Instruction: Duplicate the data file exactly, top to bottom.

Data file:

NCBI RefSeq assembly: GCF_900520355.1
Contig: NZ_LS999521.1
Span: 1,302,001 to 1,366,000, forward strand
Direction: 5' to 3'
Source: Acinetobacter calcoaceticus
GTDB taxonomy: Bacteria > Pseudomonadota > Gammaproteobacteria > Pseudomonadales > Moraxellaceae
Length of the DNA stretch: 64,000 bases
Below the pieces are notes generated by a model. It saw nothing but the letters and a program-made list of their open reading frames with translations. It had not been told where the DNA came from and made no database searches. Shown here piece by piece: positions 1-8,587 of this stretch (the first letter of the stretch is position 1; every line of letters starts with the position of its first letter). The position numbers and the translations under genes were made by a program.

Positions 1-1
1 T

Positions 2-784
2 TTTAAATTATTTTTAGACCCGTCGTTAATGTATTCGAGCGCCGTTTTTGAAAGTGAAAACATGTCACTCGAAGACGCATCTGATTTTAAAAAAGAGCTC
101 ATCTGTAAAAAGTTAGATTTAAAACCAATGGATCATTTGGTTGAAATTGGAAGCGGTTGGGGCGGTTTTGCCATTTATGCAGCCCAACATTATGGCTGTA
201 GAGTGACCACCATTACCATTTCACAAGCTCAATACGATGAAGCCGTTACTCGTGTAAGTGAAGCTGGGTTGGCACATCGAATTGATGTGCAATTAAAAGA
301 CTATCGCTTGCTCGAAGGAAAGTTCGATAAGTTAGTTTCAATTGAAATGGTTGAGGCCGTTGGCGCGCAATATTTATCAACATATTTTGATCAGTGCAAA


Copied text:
NCBI RefSeq assembly: GCF_900520355.1
Contig: NZ_LS999521.1
Span: 1,302,001 to 1,366,000, forward strand
Direction: 5' to 3'
Source: Acinetobacter calcoaceticus
GTDB taxonomy: Bacteria > Pseudomonadota > Gammaproteobacteria > Pseudomonadales > Moraxellaceae
Length of the DNA stretch: 64,000 bases
Below the pieces are notes generated by a model. It saw nothing but the letters and a program-made list of their open reading frames with translations. It had not been told where the DNA came from and made no database searches. Shown here piece by piece: positions 1-8,587 of this stretch (the first letter of the stretch is position 1; every line of letters starts with the position of its first letter). The position numbers and the translations under genes were made by a program.

Positions 1-1
1 T

Positions 2-784
2 TTTAAATTATTTTTAGACCCGTCGTTAATGTATTCGAGCGCCGTTTTTGAAAGTGAAAACATGTCACTCGAAGACGCATCTGATTTTAAAAAAGAGCTC
101 ATCTGTAAAAAGTTAGATTTAAAACCAATGGATCATTTGGTTGAAATTGGAAGCGGTTGGGGCGGTTTTGCCATTTATGCAGCCCAACATTATGGCTGTA
201 GAGTGACCACCATTACCATTTCACAAGCTCAATACGATGAAGCCGTTACTCGTGTAAGTGAAGCTGGGTTGGCACATCGAATTGATGTGCAATTAAAAGA
301 CTATCGCTTGCTCGAAGGAAAGTTCGATAAGTTAGTTTCAATTGAAATGGTTGAGGCCGTTGGCGCGCAATATTTATCAACATATTTTGATCAGTGCAAA